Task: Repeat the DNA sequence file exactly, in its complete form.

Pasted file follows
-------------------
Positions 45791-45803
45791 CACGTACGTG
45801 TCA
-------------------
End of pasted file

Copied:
Positions 45791-45803
45791 CACGTACGTG
45801 TCA